A new work of nonfiction by a leading force of gay rights activism.
Duberman (Jews Queer Germans: A Novel/History, 2017, etc.) has vast experience with the countless riots and uprisings that took place throughout the 20th century to establish an equal playing field for the gay community across the United States. Here, he takes readers through his varying states of mind as he experienced the 1970s and ’80s as a 40- and 50-something gay man. “What I’d forgotten while entertaining my fantasy of rebirth was how deeply wedded I’d become to security and routine,” he writes. “Nearing fifty, even a malcontent like me had learned that life’s most distinguishing feature was its precariousness.” In fact, after his mother’s death, which took a devastating toll on his psyche, Duberman had to navigate the solitude of adulthood without a parental reference point. Living in New York City during its “glory days,” he was on the front lines of the city’s cultural effervescence. Working as a writer and scholar, he engaged aggressively in cocaine culture—“used in moderation, and for specific occasions only, I told myself, coke confirmed the countercultural cliché about better living through chemistry”—until a violent heart attack gave him pause and an incentive to restructure. He worked hard to re-engage in politics after the election of Ronald Reagan, and he endured the horrors of the AIDS crisis without personally suffering from the disease. While Duberman’s story now feels like one of the many that developed and unraveled during a confusing time in American history, the author’s style and approach to recounting it are novel. Divided into highly specific thematic sections, the book is sharp and engaging, with tasteful anecdotes that anchor Duberman not in a historical lineage but firmly within his own personal journey. This highly intelligent book is not just another contribution to gay history; it is also an important pillar in the author’s literary biography.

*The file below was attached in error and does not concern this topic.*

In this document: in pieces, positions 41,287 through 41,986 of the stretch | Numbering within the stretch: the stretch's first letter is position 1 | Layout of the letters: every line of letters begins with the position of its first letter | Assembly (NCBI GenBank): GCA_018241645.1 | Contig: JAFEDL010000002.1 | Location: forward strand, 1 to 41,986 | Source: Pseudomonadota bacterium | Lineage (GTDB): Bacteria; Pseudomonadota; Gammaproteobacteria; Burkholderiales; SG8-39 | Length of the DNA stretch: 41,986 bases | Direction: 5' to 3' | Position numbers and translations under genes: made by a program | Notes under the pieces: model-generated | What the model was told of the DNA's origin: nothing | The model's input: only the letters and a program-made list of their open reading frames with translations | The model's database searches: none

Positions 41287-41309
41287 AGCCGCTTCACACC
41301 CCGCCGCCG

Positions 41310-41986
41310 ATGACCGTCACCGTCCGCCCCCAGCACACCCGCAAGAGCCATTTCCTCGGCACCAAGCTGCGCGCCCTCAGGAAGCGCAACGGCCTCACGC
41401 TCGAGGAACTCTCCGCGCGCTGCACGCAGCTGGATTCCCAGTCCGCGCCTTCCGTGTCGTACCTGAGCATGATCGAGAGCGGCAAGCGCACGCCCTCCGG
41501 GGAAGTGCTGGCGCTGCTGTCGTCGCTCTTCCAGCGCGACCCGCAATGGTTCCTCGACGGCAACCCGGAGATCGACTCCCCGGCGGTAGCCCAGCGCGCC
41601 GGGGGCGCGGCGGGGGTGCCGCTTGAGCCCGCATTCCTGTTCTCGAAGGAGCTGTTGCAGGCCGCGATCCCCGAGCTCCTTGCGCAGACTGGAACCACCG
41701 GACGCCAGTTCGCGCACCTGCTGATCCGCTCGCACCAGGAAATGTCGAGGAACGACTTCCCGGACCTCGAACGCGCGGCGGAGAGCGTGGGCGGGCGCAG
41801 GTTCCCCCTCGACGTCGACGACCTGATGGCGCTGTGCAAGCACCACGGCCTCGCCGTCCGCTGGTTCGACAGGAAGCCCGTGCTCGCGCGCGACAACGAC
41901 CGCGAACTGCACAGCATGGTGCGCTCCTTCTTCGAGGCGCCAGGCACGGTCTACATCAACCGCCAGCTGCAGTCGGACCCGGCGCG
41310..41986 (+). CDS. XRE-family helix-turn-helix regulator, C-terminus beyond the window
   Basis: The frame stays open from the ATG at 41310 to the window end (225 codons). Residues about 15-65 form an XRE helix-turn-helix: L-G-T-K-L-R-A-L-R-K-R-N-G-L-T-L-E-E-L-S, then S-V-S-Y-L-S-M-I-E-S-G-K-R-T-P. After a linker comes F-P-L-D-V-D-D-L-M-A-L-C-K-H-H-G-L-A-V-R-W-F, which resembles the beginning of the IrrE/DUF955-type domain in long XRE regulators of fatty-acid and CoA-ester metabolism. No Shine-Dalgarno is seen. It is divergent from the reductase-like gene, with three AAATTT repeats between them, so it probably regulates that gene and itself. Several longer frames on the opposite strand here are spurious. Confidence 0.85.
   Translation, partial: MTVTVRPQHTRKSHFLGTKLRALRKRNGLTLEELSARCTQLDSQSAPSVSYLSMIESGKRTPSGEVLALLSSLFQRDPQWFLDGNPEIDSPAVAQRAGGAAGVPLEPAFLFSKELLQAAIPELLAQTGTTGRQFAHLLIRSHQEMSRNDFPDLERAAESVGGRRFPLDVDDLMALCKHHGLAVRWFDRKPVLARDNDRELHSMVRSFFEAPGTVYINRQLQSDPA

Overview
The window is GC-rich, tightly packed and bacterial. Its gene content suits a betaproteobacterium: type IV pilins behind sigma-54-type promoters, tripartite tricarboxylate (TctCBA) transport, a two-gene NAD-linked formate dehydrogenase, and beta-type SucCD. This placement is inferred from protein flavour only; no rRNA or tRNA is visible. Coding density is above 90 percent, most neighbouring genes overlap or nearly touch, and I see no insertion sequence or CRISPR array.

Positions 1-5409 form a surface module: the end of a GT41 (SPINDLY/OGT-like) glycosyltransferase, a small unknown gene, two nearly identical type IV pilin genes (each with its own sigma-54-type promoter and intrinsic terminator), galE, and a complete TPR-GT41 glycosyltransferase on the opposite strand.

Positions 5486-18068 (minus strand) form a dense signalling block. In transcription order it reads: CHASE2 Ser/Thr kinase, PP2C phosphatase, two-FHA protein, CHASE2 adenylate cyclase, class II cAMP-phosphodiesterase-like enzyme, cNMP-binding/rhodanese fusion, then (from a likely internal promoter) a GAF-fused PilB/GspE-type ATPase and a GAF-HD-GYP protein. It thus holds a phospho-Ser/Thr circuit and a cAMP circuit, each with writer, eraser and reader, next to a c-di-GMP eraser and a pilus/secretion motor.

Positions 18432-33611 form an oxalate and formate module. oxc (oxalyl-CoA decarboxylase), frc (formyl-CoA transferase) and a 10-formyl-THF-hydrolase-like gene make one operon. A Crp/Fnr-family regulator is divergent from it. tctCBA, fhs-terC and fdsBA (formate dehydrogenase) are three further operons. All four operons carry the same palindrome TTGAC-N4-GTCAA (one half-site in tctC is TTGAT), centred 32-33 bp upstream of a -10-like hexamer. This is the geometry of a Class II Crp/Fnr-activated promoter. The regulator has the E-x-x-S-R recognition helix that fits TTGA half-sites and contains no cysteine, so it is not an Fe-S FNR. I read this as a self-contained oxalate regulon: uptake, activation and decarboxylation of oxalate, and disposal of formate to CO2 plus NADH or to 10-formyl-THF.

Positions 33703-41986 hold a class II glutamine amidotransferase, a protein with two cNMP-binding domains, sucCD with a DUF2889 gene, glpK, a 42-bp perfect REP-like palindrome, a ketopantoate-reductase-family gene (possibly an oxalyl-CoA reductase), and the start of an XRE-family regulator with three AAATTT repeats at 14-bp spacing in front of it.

A fascinating look into a significant period in the life of a much-loved literary figure.